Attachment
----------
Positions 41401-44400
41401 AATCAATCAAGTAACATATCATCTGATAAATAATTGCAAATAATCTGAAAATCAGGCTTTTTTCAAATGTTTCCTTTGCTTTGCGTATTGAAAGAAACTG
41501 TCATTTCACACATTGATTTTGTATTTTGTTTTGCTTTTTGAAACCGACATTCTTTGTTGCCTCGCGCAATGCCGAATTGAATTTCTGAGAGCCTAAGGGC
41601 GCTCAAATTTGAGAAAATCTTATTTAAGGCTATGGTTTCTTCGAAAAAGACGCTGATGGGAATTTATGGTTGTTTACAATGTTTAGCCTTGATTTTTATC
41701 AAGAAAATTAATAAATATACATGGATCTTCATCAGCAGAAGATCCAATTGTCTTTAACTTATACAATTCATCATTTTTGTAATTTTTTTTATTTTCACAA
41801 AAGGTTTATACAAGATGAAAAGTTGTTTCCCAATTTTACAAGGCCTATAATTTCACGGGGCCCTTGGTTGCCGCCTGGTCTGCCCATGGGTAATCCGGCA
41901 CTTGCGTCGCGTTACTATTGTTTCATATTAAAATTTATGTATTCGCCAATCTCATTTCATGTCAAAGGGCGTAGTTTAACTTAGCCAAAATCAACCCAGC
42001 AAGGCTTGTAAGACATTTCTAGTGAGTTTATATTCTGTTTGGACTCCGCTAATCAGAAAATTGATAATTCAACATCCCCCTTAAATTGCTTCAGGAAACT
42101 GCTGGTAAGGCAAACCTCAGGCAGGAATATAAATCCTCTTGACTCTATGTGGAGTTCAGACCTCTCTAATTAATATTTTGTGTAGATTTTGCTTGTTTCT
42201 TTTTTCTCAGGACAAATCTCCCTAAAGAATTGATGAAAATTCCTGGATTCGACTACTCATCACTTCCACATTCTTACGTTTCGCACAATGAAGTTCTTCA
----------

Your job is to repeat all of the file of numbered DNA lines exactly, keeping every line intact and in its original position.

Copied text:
Positions 41401-44400
41401 AATCAATCAAGTAACATATCATCTGATAAATAATTGCAAATAATCTGAAAATCAGGCTTTTTTCAAATGTTTCCTTTGCTTTGCGTATTGAAAGAAACTG
41501 TCATTTCACACATTGATTTTGTATTTTGTTTTGCTTTTTGAAACCGACATTCTTTGTTGCCTCGCGCAATGCCGAATTGAATTTCTGAGAGCCTAAGGGC
41601 GCTCAAATTTGAGAAAATCTTATTTAAGGCTATGGTTTCTTCGAAAAAGACGCTGATGGGAATTTATGGTTGTTTACAATGTTTAGCCTTGATTTTTATC
41701 AAGAAAATTAATAAATATACATGGATCTTCATCAGCAGAAGATCCAATTGTCTTTAACTTATACAATTCATCATTTTTGTAATTTTTTTTATTTTCACAA
41801 AAGGTTTATACAAGATGAAAAGTTGTTTCCCAATTTTACAAGGCCTATAATTTCACGGGGCCCTTGGTTGCCGCCTGGTCTGCCCATGGGTAATCCGGCA
41901 CTTGCGTCGCGTTACTATTGTTTCATATTAAAATTTATGTATTCGCCAATCTCATTTCATGTCAAAGGGCGTAGTTTAACTTAGCCAAAATCAACCCAGC
42001 AAGGCTTGTAAGACATTTCTAGTGAGTTTATATTCTGTTTGGACTCCGCTAATCAGAAAATTGATAATTCAACATCCCCCTTAAATTGCTTCAGGAAACT
42101 GCTGGTAAGGCAAACCTCAGGCAGGAATATAAATCCTCTTGACTCTATGTGGAGTTCAGACCTCTCTAATTAATATTTTGTGTAGATTTTGCTTGTTTCT
42201 TTTTTCTCAGGACAAATCTCCCTAAAGAATTGATGAAAATTCCTGGATTCGACTACTCATCACTTCCACATTCTTACGTTTCGCACAATGAAGTTCTTCA